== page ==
During these occasions I may look on people's plates with sadness and discouragement, but I never feel compelled or encouraged to partake in their feast. Unlike them, I choose to put my heart—justice and compassion—before the interests of my stomach. Rather, these events make me feel even more empowered to educate others and be the best vegan I can be. If, on the other hand, nonvegan events make some vegans feel like outcasts or socially pressured to conform with others, then perhaps the best thing for them and the animals is to avoid nonvegan events altogether.

It is neither compulsory that vegans attend every nonvegan happening, nor should vegans avoid every nonvegan event. I trust that, like myself, vegans will stay informed and figure out how to eloquently address conversations surrounding animals in their own time and will decide what each situation calls for.

In the end, the possibility of changing minds and behaviors regarding animal consumption is not possible without connections and conversations. Our presence alone invites others to become more aware of farm animals and, perhaps, to question their own participation in animal suffering. Who knows, you may stumble upon that one person who has been meaning to go vegan for some time but just didn’t know where to start. And then they met you!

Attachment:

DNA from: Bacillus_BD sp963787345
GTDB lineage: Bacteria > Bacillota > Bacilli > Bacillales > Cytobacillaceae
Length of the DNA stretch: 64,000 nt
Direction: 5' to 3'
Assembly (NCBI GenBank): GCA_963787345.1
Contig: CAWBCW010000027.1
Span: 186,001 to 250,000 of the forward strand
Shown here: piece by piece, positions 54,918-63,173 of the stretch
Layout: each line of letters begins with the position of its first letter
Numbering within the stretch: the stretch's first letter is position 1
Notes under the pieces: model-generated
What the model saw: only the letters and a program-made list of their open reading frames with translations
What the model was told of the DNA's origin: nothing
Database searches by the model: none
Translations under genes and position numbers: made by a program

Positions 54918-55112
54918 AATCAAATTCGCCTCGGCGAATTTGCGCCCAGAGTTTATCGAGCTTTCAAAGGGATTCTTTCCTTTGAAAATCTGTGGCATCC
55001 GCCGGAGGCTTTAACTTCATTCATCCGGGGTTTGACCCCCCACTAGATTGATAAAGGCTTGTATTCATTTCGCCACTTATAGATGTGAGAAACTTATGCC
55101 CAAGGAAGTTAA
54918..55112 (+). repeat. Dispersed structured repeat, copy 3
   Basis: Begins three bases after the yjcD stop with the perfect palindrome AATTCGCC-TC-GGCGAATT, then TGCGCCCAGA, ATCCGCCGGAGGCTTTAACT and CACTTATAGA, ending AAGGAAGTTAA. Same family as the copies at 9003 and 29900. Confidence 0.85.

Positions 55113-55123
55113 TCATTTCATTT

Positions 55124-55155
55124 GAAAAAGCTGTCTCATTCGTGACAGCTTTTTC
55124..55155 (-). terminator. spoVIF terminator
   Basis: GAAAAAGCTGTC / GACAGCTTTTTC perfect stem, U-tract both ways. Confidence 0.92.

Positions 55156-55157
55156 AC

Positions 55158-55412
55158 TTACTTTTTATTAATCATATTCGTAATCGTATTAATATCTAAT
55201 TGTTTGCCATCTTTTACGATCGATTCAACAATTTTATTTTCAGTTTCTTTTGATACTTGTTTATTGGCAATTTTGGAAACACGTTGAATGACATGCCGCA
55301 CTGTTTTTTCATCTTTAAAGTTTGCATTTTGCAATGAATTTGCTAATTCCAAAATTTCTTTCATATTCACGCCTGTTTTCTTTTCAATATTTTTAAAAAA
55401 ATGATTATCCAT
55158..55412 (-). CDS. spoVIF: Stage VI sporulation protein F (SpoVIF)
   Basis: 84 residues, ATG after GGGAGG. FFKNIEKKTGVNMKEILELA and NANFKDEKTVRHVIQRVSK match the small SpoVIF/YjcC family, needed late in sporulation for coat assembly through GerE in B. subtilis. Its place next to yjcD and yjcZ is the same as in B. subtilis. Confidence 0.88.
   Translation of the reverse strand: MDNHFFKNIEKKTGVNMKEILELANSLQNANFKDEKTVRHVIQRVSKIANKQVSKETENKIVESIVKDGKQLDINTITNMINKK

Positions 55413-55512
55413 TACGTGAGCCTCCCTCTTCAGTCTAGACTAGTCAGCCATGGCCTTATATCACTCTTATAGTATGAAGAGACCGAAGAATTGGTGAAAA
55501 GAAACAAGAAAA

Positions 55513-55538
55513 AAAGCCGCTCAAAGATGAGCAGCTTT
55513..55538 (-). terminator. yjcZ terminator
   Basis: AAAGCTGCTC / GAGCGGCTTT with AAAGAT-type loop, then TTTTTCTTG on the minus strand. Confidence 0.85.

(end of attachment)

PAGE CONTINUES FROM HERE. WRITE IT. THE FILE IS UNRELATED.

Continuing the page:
Monday, February 9, 2015

Slaughterhouse Workers Are Not the Enemy

by Bethany Cortale
The Vegan Vine
Protesting in front of the Catelli Brothers Slaughterhouse
On World Day for Farmed Animals, celebrated every year on Gandhi’s birthday (October 2), I thought I would do something special to signify the day, so I attended a New Jersey Farm Animal Save protest at the Catelli Brothers slaughterhouse in Shrewsbury, New Jersey.

The Catelli slaughterhouse is Shrewsbury's dirty little secret. Cleverly disguised as an office building, scared and bellowing animals are removed from a transport truck and forced into the back of the building in the wee hours of the morning when most people are still peacefully asleep, unaware of the terror, fear and violence that abounds there. A sign out front discreetly reads “Quality Veal & Lamb Products.”

Having worked in the area I was familiar with the abattoir, more so than most people who have lived there their entire lives. Given the public’s determined obliviousness, the protest provided a great opportunity to bring awareness to this house of horrors to the folks who pass by it every day.